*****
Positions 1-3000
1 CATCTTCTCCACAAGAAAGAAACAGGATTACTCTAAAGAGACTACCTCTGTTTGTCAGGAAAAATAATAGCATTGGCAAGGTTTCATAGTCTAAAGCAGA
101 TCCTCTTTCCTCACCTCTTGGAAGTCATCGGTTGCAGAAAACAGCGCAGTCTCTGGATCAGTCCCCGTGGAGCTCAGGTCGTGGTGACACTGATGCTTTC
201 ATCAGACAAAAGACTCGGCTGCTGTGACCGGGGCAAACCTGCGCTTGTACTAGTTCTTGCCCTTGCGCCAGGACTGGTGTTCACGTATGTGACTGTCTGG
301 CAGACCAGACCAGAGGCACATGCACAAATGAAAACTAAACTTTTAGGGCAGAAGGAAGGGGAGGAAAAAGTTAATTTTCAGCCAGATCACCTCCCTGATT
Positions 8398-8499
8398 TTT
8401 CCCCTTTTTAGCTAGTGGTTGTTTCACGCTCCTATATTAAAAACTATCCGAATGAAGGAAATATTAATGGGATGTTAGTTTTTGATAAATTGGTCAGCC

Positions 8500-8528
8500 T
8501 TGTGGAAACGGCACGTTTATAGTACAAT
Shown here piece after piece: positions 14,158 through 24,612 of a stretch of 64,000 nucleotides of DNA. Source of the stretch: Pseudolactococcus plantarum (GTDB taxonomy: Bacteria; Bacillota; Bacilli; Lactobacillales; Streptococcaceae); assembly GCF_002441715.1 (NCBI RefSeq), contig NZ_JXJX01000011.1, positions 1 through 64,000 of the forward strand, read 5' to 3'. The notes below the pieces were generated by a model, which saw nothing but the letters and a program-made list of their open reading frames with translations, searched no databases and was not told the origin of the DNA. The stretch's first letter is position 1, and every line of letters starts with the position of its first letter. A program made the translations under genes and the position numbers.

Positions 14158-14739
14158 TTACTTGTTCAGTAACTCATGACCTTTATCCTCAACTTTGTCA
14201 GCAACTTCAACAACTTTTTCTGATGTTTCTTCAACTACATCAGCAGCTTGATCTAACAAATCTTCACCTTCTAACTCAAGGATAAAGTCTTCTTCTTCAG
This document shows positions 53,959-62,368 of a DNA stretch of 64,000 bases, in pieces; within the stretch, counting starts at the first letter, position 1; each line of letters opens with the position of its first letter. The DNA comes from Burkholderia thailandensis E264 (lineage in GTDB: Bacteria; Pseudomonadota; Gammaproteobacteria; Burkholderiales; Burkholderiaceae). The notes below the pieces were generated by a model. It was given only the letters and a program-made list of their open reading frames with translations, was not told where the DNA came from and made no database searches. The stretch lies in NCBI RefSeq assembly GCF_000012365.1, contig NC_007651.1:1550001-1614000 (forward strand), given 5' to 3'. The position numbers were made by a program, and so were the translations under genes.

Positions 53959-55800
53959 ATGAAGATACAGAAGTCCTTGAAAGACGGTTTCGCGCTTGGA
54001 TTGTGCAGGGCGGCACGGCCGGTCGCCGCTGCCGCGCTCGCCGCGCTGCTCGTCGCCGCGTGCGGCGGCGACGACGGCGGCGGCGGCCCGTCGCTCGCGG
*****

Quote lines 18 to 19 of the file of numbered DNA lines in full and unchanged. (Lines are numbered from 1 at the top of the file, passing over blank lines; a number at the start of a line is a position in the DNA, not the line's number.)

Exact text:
53959 ATGAAGATACAGAAGTCCTTGAAAGACGGTTTCGCGCTTGGA
54001 TTGTGCAGGGCGGCACGGCCGGTCGCCGCTGCCGCGCTCGCCGCGCTGCTCGTCGCCGCGTGCGGCGGCGACGACGGCGGCGGCGGCCCGTCGCTCGCGG